Secondly, the UK would not consider permanently aligning with EU rules in a number of policy areas, including financial services. In such cases, a Treaty providing full market access for three years in return for regulatory alignment could be agreed. The UK would then have time to change EU rules and negotiate market access for these sectors until the 1 January 2024, ahead of the next General Election.
Thirdly, in a select few policy areas, the UK may be happy to adopt EU standards permanently, or at least for the foreseeable future. Manufacturing can broadly fall into that category. Don’t get me wrong: regulatory competition is a great idea and will also benefit EU citizens wary of Brussels overregulation, as the UK ditching harmful EU rules would help rein in Brussels. But surely market access should only be sacrificed when the UK actually wants to diverge?
Free traders needn't worry: the over-zealous Brussels regulatory machine is likely to be a greater factor in pushing the UK towards divergence than the UK’s preference for economic liberalism.
Fourthly, a number of pressing EU concerns, like fisheries access, could be sorted quickly, but only in return for EU leniency when it comes to the parallel negotiation that will take place this year on how to implement checks between Northern Ireland and Great Britain, so to make sure these checks will truly be minimal. Most of the Northern Irish economy revolves around services and small businesses, so exemptions for the latter should go a long way to make sure only a fraction of the intra-UK goods trade is hindered by this extra bureaucracy necessary to avoid border checks on the island of Ireland.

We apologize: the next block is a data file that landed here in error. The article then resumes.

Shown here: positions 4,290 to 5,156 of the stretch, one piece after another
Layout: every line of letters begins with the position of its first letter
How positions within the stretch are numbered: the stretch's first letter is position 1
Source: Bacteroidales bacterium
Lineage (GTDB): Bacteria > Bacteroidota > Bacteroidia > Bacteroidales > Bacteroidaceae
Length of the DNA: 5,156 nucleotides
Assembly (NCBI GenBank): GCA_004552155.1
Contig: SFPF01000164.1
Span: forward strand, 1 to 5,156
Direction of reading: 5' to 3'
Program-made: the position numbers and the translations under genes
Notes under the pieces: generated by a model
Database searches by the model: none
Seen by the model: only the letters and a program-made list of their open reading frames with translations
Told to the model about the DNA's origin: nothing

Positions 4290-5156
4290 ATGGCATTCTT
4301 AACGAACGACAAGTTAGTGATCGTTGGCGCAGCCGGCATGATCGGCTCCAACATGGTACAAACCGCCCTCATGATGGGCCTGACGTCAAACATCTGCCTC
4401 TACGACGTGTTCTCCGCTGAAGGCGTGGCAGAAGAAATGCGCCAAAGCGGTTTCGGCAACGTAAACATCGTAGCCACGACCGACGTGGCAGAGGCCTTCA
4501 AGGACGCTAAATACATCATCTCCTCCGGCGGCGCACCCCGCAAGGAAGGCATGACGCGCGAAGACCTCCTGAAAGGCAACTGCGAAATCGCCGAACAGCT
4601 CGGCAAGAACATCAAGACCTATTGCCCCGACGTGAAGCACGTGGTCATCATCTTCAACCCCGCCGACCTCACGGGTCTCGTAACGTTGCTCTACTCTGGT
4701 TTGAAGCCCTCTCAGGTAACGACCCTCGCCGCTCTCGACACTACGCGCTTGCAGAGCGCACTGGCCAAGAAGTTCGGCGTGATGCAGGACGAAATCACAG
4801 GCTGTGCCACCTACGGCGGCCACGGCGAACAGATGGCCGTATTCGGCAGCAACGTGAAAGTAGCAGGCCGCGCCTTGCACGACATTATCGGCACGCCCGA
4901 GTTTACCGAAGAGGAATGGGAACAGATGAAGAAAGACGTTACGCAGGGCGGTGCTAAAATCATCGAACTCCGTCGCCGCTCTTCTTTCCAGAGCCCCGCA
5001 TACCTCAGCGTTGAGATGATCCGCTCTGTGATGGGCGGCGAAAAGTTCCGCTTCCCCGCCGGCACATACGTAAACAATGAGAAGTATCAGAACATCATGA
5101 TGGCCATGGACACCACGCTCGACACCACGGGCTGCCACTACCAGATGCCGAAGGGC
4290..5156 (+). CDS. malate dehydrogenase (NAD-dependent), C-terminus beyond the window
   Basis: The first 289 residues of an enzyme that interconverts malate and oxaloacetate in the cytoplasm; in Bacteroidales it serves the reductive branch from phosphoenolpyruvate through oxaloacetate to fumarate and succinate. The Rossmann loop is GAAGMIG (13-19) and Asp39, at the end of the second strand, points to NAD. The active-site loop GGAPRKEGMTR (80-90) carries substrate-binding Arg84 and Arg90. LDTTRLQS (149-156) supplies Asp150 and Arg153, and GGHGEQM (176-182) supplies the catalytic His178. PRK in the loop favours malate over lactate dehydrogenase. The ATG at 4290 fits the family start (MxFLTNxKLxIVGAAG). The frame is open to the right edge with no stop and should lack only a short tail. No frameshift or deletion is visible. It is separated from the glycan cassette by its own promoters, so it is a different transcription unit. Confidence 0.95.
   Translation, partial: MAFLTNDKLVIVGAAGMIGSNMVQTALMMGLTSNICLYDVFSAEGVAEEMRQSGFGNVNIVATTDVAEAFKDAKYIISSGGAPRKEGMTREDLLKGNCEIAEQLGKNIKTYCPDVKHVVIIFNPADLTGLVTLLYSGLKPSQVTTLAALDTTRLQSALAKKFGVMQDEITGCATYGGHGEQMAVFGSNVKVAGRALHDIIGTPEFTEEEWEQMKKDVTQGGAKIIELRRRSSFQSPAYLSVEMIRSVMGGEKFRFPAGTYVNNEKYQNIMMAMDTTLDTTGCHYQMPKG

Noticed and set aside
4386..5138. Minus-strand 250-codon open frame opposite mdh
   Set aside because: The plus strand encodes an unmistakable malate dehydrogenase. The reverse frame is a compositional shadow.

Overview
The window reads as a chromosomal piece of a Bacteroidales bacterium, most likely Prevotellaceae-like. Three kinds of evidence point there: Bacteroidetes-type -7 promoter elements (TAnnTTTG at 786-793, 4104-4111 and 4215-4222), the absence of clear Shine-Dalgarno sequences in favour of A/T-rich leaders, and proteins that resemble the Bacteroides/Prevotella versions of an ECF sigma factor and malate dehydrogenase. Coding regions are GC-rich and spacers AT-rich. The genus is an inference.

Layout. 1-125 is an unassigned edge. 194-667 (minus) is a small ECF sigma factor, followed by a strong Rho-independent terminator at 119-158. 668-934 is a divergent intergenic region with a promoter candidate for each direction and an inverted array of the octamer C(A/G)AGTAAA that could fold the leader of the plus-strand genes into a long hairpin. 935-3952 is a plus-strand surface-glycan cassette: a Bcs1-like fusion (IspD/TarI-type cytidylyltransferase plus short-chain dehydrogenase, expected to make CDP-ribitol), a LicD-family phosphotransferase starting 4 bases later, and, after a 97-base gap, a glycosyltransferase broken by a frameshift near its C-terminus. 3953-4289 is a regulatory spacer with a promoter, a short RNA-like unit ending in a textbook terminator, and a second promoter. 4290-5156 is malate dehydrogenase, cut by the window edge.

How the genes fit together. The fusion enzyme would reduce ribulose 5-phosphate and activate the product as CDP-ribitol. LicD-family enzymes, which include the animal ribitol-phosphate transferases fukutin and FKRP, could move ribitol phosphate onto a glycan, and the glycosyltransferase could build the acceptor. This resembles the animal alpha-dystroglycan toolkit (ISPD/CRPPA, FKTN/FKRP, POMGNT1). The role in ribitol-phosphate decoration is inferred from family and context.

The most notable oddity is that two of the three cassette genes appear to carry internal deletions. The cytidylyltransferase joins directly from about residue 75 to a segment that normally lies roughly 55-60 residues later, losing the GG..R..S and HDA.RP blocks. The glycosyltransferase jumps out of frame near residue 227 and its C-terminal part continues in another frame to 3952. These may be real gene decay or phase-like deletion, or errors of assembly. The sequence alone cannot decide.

Here, the Irish Republic will likely be a great friend for the UK at the EU table, as its main goal will now be to avoid anything upsetting the hard-fought settlement, where it had to concede to a possible unilateral Northern Irish exit.
Even if the political will existed for all of this, many will rightly argue that major legal hurdles remain. Both sides should put any moves towards negotiating open markets between the EU and the UK at the very top of the political agenda.
Fundamentally, however, ways can be found. In 2010, the leaders of Eurozone countries were able to negotiate a 500 billion euro “bazooka” bailout fund over a weekend. Surely, in 2020, they should manage to use the twelve months available to work out a framework for the future EU-UK relationship.

Tuesday, January 07, 2020

What can we expect from European politics in 2020?

Published for The Spectator and Doorbraak